TED Conversations

Lee Frankel-Goldwater

Educator, Writer, and Media Designer, New York University Steinhardt School of Education, Culture, and Human Development

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A college level course using TED as the driver for discussion, research, and learning.

For some time I've had the though of creating a college level class based on TED Talks. The essence would be to look at different realms of innovation around the globe, the impact of open social media, and the role good story telling plays in communicating ideas.

Final projects could include creating your own TED talk and having a small TEDxEvent in the university. This could likely get a lot of support from local media and truly highlight some of the amazing work going on by students in universities around the world.

1. Is there anything like this going on already?
2. What could it entail and how could it be used to create more collaboration between departments?
3. Is there anybody interested in developing such a course for their university?

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    Jul 26 2012: Why not a high school level course? None of the talks that I have heard are too difficult for high school students of around age sixteen, seventeen, or eighteen.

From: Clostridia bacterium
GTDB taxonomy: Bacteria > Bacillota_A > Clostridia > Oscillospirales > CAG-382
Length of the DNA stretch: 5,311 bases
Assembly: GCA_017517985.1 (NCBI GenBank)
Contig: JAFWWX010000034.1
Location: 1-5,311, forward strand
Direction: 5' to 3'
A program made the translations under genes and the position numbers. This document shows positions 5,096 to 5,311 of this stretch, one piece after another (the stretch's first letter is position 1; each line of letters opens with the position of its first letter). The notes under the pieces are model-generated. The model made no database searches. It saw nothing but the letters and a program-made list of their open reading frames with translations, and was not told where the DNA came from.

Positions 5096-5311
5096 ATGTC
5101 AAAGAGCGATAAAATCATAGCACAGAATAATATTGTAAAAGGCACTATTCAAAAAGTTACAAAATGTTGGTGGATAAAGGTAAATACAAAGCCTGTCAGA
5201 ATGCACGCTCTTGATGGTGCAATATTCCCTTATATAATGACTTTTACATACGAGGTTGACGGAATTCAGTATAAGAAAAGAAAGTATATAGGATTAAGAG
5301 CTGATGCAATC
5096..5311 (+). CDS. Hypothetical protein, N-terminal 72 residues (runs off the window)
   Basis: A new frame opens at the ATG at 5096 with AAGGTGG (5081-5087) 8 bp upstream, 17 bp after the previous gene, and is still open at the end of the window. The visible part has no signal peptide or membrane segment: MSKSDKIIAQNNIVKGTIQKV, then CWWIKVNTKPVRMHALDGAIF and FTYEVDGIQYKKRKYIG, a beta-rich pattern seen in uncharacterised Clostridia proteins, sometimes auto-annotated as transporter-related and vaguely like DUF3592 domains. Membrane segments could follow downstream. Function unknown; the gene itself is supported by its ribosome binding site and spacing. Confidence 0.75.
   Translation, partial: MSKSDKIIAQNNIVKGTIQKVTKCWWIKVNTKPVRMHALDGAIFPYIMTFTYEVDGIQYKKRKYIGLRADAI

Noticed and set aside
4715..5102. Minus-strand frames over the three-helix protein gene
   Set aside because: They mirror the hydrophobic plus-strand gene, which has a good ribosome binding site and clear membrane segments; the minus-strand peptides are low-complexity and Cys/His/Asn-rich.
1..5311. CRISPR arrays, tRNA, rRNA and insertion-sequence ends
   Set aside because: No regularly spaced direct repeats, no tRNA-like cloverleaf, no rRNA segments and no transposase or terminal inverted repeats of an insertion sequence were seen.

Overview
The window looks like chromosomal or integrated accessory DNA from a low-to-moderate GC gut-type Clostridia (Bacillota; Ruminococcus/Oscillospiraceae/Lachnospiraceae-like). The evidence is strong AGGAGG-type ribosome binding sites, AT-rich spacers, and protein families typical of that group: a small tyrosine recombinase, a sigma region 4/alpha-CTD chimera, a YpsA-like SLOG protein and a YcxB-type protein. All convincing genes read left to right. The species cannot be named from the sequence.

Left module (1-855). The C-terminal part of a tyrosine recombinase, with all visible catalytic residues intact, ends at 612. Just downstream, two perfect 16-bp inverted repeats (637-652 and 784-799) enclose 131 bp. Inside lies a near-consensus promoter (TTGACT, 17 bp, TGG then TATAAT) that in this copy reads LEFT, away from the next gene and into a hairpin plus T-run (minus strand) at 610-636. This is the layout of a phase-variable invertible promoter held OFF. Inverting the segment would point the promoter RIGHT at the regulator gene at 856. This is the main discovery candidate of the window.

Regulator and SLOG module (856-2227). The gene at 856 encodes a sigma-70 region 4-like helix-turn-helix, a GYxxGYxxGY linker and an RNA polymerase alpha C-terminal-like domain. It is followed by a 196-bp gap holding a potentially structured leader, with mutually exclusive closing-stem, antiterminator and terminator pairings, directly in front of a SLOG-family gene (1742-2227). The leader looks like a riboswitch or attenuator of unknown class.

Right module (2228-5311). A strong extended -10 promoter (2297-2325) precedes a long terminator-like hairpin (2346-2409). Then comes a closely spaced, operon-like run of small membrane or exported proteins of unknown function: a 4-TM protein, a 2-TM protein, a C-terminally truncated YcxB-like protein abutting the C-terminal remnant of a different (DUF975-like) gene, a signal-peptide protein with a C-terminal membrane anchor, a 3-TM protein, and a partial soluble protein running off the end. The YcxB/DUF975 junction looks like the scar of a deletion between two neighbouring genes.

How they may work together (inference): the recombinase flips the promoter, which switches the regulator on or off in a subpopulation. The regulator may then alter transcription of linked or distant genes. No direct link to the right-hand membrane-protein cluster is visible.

High school has a broad reach, embracing students who intend to go to college and those who don't. It is a misconception that only college-focused students care about big ideas. Consideration of the wide world of ideas out there is perhaps most important for students in those formative years.
    Colleges already have specialists across fields, including practitioners who either teach there or visit the campus to give lectures or teach courses. High schools do not have this depth at their finger tips and those who have left school no longer have such ready access except through distance learning.
    I know many college courses assign TED talks here and there that fit in with the other materials that are assigned that go into the issues of the course in depth.
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      Jul 27 2012: Completely agreed. The form would look different, but the greater amount of classroom exposure time that HS has would be valuable and also perfect for engaging the current generation of media saturated youth.
    • Aug 19 2012: Why not younger students as well? Being currently a highschool student myself, my English teacher uses talks to better explain the subject or topic at hand. Learning from the experience of others, and or researches and ideas help us, as in the students, wrap our heads around the concepts and see them from an experienced viewpoint. This method works on students that are a lot younger than the original audience it was aimed at, because these young people see the ideas from a more mature standpoint and they are presented with real world topics/knowledge/questions/ideas etc. Although I was already aware of the talks before they were used in our classroom, they really give a better understanding on the subject they are applied to. That's one of the benefits of being 14 :-) there's so much out there to learn and soooo much room to grow

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